The Albany County, New York legislature recently unanimously voted to amend the Albany County Human Rights Law to ban employers from asking about a job applicant’s salary history. The law took effect December 17, 2017. With passage of this law, Albany County joins New York City, Philadelphia, Massachusetts, Oregon, Puerto Rico, California and San Francisco on the ever-growing list of jurisdictions that ban inquiries into salary history.
The Albany law applies to employers with four or more employees, and employment agencies. Specifically, employers are prohibited from:
- Screening job applicants based on their current or prior wages, benefits, or other compensation;
- Requiring that an applicant’s prior wages satisfy minimum or maximum criteria;
- Requesting or requiring that an applicant disclose salary history as a condition of being interviewed or considered for an offer of employment; or
- Seeking an applicant’s salary history from his or her current or former employers.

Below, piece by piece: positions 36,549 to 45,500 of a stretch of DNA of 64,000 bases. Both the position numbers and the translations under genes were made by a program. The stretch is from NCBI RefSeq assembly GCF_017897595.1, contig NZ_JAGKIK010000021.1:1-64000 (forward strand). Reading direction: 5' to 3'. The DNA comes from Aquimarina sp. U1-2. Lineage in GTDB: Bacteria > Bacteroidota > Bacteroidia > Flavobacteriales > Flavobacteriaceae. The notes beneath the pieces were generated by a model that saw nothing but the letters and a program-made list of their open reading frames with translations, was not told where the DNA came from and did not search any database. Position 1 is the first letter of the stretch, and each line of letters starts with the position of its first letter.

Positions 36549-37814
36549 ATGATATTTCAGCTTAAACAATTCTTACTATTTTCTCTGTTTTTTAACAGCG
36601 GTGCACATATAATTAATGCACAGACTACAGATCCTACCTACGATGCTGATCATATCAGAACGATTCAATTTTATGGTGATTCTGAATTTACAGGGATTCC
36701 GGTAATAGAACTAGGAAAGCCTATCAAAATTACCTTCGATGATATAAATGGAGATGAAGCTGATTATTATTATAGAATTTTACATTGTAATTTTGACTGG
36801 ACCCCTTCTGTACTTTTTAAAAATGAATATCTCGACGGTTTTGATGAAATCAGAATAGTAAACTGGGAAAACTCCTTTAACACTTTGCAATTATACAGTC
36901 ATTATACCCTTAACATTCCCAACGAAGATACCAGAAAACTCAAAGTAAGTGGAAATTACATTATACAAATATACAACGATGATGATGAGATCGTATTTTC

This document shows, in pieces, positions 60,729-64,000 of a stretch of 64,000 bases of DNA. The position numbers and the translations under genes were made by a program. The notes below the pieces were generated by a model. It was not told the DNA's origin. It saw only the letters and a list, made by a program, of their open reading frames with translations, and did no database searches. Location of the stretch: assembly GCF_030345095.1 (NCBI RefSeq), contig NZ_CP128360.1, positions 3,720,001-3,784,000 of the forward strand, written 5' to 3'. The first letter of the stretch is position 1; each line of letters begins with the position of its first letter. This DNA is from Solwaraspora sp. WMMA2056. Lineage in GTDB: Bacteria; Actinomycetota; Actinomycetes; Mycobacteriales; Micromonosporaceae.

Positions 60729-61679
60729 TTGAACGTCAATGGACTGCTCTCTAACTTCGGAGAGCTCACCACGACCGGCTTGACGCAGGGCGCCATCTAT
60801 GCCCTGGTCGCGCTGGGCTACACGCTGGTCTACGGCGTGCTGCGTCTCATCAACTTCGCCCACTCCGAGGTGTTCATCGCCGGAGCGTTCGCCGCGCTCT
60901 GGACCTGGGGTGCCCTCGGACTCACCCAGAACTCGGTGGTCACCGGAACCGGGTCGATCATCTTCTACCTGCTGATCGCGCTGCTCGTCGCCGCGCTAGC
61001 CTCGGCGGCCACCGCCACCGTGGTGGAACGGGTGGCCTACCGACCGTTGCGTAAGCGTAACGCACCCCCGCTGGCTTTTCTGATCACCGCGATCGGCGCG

The Albany law contains only one, narrow exception. After an employer extends an offer of employment with compensation, the employer can then confirm the applicant’s salary history if the applicant provides written authorization to do.
Albany County employers must take steps to immediately remove all salary history inquiries from their job applications. Additionally, all human resources personnel as well as any other employees involved in the interviewing and hiring process must be educated on the new law to avoid violations.
As the salary history prohibition movement continues to gain momentum, employers throughout the country should continue to monitor the latest developments and keep an eye out for similar legislation coming to their area.